‘They didn’t know it was one of my reference points. It’s not the Peterson’s fault.’
‘So, the helmet might be under one of these flags, or none of them?’
‘That’s about the truth of it.’
‘And you’ve got to announce where it is, in half an hour?’
‘And you’ve no idea?’
George’s face breaks out into a huge grin.
‘Leave it to me, Jack my lad. Leave it to me.’
With that, George sprints across the lawn and out of the gate.
Suptra and Ethel have nearly sold out of cakes and the sorry sight of a wilted flapjack is not enticing any customers to their stand.
‘You’re particularly chirpy today, Ethel. I trust Edward is staying?’
‘Yes. He has to sell the property in Devon, then move here as soon as he can.’
‘That’s wonderful, Ethel. Are you and he courting again?’
Ethel laughs. ‘Courting? I don’t think I’ve courted since Billy. Let’s just say that Edward and I are going to take things a step at a time. There’s still a lot of issues to resolve. I need to know I can fully trust him.’
‘He hasn’t exactly been straight, has he?’
‘I didn’t know he was Doctor Palmer, nor about his ex-wife.’
‘He says he’s always been a private person and felt no need to inform me. But he also says he realises his mistake and has apologised.’
‘And you believe him to be sincere?’
‘Yes, Suptra. He’s a good man. I just need to learn to trust him again.’
Suptra is about to speak when he spots a figure striding across the lawn dressed in full combat gear carrying a long metal object. The crowd parts to allow the figure through, their faces a mixture of mirth and horror. The figure stops at the flags potentially marking the location of the helmet.
‘Stand back, everyone!’ shouts the figure. The voice is unmistakably George Owens.
‘George! What are you doing?’ whispers Jack, who has not moved since George left, twenty minutes ago.
‘Metal detecting. What I have in my hand can detect a small coin buried three feet in the ground, with pinpoint accuracy. Finding a large metal helmet will be no problem at all.’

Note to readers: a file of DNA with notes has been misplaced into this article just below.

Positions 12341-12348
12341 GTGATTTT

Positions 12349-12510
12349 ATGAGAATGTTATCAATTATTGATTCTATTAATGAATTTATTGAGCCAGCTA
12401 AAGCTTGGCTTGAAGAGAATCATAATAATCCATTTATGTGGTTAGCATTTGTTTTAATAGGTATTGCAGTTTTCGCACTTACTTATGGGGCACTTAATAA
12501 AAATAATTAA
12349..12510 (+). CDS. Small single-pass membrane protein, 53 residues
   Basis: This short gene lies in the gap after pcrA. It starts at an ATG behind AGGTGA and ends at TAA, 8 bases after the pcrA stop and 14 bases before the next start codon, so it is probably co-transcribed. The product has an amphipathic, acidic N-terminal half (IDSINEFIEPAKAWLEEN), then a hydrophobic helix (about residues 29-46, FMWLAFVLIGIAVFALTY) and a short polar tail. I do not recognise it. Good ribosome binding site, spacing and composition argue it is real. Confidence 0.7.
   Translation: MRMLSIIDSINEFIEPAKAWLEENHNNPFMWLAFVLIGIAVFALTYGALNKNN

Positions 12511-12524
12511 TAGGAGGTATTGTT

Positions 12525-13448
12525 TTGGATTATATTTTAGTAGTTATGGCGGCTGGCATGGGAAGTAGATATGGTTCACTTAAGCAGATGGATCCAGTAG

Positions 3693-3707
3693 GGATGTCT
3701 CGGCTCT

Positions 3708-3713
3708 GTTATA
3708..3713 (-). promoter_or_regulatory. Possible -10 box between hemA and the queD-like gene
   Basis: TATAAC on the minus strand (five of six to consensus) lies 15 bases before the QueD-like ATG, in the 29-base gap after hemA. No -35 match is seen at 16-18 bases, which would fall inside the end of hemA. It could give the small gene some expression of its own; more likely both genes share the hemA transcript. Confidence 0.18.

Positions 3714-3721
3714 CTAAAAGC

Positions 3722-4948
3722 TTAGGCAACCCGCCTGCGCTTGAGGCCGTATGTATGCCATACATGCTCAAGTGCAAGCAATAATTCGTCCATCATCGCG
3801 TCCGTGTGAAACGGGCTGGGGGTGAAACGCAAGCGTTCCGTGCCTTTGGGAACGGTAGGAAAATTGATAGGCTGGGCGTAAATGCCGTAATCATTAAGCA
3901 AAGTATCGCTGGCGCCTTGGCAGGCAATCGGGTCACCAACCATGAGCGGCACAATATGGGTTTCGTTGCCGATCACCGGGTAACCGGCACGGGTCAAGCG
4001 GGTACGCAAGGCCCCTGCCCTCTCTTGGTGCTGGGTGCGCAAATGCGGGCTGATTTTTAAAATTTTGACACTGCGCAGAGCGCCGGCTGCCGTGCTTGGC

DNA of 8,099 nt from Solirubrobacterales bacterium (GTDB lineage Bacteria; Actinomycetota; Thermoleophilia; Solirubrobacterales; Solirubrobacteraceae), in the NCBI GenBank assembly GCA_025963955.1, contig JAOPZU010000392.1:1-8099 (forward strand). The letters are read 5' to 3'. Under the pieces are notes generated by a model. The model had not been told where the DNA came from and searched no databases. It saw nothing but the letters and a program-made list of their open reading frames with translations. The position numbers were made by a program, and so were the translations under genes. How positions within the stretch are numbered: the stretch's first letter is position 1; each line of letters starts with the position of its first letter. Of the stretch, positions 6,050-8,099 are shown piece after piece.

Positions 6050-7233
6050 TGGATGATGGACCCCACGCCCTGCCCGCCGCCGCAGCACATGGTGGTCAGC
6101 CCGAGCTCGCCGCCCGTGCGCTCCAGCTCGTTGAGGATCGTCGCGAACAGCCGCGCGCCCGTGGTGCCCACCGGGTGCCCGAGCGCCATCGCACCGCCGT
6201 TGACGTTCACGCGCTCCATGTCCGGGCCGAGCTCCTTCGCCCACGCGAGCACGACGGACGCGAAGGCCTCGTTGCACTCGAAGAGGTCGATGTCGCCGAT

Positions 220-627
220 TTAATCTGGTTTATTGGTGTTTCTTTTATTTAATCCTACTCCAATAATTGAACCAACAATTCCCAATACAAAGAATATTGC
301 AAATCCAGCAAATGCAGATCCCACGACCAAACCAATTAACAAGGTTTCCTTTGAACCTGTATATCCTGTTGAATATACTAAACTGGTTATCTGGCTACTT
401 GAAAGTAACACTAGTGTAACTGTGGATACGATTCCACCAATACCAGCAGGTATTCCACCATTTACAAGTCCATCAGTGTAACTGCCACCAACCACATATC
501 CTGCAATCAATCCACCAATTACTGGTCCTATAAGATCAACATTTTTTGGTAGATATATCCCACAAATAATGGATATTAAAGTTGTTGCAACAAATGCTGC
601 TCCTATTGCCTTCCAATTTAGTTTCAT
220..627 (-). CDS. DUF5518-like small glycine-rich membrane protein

A number of people have gathered around George and Jack.
‘I would like complete silence!’ announces George, switching on the metal detector and donning a pair of large headphones. He scans the area carefully, pausing every now and then, before shaking his head and moving on. Five minutes elapse and still no sign of the helmet. George moves a few feet away from the flags. The crowd closes in, as if watching a player take a vital putt at the Open. Suddenly, he removes his headphones and points to the ground.
‘Here, my man, is your helmet.’
Jack drops to his knees and begins pulling at the turf. After a couple of minutes digging with his hands, he touches metal.
‘George, you’re a genius!’ he shouts.
The crowd applauds, although if any one of them was to be questioned at this point, they would have to admit to having no idea what’s going on.
George stoops beside Jack. ‘I might be a genius, but you still have a problem, sunshine. There’s no flag here.’
The crowd disperses. George and Jack are left standing at least six feet away from the first of the flags.
Jack is suddenly animated. He runs over to the PA system and switches on the microphone.
‘Ladies and gentlemen. Due to a technical issue, the helmet, as in the Find the Helmet Competition, is not actually located under any of the flags.’
There’s a chorus of boos and cries of ‘charlatan’ from the audience.
Jack continues. ‘So, I have decided that the nearest flag is the winner of the mystery prize. And that flag is number seven!’
There is a scream of delight and Vera Cleeve steps forward.
‘It’s me, Jack. What’s the mystery prize? What have I won?’
Jack’s face turns red.
‘Oh. It’s you. Well, you’ve won a twenty-five-pound voucher.’
‘Wonderful,’ says Vera excitedly. ‘Where can I spend it?’
‘Er, in your Nigel’s butcher’s shop.’
Vera’s smile drops.
‘Say it again.’
‘In your Nigel’s butcher’s shop.’
‘Well, thanks a bunch, Jack!’
Jack is about to offer his apologies when Edward Palmer steps up and takes the microphone. He waits for silence.
‘I’m not one to normally make a public display, but today is different. I have decided I want to spend the rest of my life in Leeford Village, a place very dear to my heart. And I also want to spend the rest of my life with the woman I love.’
He looks over to the cake stand.
‘Ethel Lucas, will you marry me?’
All faces turn towards Ethel. She looks at Suptra and then towards Edward.
‘Yes!’ she shouts. Edward walks over to her and throws his arms around her. The crowd claps and cheers.
‘Wow, Jess. A search for a helmet and a marriage proposal, all in half an hour. Only in Leeford, eh?’ says Nick Allthorpe.
‘Harrumph!’ exclaims Frank Watson.